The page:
Investor Presentation On A Napkin
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Investor Presentation On A Napkin

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Investor presentations made simple: you can design them on a napkin.

Investor presentations made simple: you can design them on a napkin.

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Investor Presentation On A Napkin Investor Presentation On A Napkin Presentation Transcript

  • Investor Presentation Guidelines (The 7P’s you can do it on a napkin!) Southwest Airlines business plan was conceived on a cocktail napkin. Compaq Computers “portable” design was originally sketched on a restaurant napkin. An investor presentation can equally be simplified by following some guidelines that offer thoroughness with simplicity. The following presentation offers some guidelines to a framework for investor presentations. The framework focuses on seven important areas of discussion that should be the basis for any investor presentation: the pitch, the people, the pain, the product, the players, the projections and the investment proposition. These guidelines are suggestions: the order of presentation and areas discussed may be different as each company has a unique story, but these elements should almost always be included. Ideally, limiting the presentation to one or two slides for each subject will offer the ability to inform the investor without overwhelming them. The presenter can always use additional slides at the end of the presentation during Q&A with investors to go into more detail or reinforce some areas. As an example of how simple a presentation can be, these presentation guidelines are described within eight square panels of a folded out napkin. Yes, you can create an investor presentation on a napkin! Investor Presentation Guidelines ©2010 Tech Coast Angels
  • PITCH Investor : “Who are they and why should I care?” Introduce company and opportunity, cover:  Company name, introduce presenter(s): name(s) and title(s)  Relay a quick history of company, year founded, industry segment, stage (seed, development, first revenue etc.)  Ideally deliver a one or two sentence description of why an investor should be interested: the problem/pain you solve and why your solution, your team, your market offers the possibility of spectacular future returns for investors Gear this first slide to the proverbial “elevator pitch”: if you were able to pitch to an investor on the average elevator ride what could you say in that short time to deliver the opportunity, capture their curiosity and get a second meeting? Investor Presentation Guidelines ©2010 Tech Coast Angels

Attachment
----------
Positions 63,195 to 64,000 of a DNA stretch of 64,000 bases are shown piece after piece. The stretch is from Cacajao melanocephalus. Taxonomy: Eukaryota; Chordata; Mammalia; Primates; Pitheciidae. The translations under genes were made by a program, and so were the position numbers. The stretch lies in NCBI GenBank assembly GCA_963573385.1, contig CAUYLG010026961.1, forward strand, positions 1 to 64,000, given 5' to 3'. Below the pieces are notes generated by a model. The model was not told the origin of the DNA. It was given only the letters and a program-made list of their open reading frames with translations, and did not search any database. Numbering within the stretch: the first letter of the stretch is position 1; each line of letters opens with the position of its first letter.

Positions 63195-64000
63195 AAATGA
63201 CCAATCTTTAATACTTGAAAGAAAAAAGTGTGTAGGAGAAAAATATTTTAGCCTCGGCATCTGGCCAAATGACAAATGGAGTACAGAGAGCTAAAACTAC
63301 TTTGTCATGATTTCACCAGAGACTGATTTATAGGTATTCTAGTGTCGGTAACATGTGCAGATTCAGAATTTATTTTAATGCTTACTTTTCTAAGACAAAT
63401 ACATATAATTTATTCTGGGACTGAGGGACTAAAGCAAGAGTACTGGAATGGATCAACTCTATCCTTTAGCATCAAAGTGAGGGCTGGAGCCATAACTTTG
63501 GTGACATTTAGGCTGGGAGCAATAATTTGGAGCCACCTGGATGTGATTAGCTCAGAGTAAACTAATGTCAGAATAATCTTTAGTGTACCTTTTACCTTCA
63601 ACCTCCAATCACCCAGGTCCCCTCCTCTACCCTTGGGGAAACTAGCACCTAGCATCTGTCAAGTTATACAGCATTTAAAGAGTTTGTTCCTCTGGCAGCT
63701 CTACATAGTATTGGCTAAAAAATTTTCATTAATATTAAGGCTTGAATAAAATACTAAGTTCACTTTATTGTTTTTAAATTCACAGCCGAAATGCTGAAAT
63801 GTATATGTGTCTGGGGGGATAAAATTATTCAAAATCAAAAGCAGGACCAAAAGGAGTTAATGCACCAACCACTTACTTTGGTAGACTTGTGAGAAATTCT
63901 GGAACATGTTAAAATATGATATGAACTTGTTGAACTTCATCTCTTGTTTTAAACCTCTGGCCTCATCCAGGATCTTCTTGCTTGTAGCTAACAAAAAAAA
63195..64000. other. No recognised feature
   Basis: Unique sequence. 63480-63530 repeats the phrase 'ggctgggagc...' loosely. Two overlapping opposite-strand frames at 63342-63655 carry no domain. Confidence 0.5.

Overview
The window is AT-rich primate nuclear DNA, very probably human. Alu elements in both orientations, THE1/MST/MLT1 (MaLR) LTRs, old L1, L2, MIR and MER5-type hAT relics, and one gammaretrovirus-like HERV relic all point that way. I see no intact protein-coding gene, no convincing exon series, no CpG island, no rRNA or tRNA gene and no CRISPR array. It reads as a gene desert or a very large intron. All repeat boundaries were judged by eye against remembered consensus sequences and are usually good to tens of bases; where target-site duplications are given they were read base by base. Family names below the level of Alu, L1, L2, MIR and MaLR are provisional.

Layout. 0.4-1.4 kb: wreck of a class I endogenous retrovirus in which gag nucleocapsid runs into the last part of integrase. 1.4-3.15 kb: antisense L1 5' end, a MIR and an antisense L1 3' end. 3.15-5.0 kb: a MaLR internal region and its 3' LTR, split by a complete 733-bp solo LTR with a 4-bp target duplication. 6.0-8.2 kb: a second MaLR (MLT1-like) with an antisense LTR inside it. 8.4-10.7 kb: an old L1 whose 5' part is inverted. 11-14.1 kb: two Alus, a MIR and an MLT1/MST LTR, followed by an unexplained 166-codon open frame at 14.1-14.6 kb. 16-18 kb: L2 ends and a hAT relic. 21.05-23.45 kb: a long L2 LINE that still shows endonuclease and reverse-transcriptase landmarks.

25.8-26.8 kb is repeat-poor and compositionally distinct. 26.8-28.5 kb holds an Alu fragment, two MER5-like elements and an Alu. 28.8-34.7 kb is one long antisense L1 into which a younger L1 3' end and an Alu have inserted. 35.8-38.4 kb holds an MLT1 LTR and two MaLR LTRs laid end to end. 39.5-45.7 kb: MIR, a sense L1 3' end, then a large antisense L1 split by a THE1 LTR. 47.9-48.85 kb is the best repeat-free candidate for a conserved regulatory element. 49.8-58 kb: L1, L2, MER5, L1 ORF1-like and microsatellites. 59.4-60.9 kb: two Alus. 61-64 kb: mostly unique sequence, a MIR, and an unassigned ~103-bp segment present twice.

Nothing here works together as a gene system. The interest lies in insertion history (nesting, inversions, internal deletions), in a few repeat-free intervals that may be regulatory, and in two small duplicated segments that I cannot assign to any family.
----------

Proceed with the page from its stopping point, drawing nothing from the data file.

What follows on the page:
• PEOPLE Investor : “Can this team deliver?” Introduce management team members, cover:  Educational and industry background in this market  Prior startups, M&A or IPO exits  Who is full time, part time?  If Board of Directors or Advisors impressive, name them Want to convey to audience that this team has the experience to deliver on its promises. Any prior examples of team members work history to reinforce that theme would be ideal here. Want investors left with feeling that the people won’t be the problem with this investment. Investor Presentation Guidelines ©2010 Tech Coast Angels View slide
  • PAIN Investor : “Is the problem truly painful for the customer?” Introduce the audience to the pain or major problem you are solving for your target customer, cover:  Who is the customer and why is this problem painful to them?  What is the size of the market opportunity for your company?  What is the future growth for this market and opportunity?  Can you cite independent market research for market?  Ideally: do you have a prototype or other customer validation? Investor is trying to determine whether this problem is a real pain for the customer. Will the customer pay for this product? Will the investor feel that the market/opportunity is large enough for a future high multiple return? Investor Presentation Guidelines ©2010 Tech Coast Angels View slide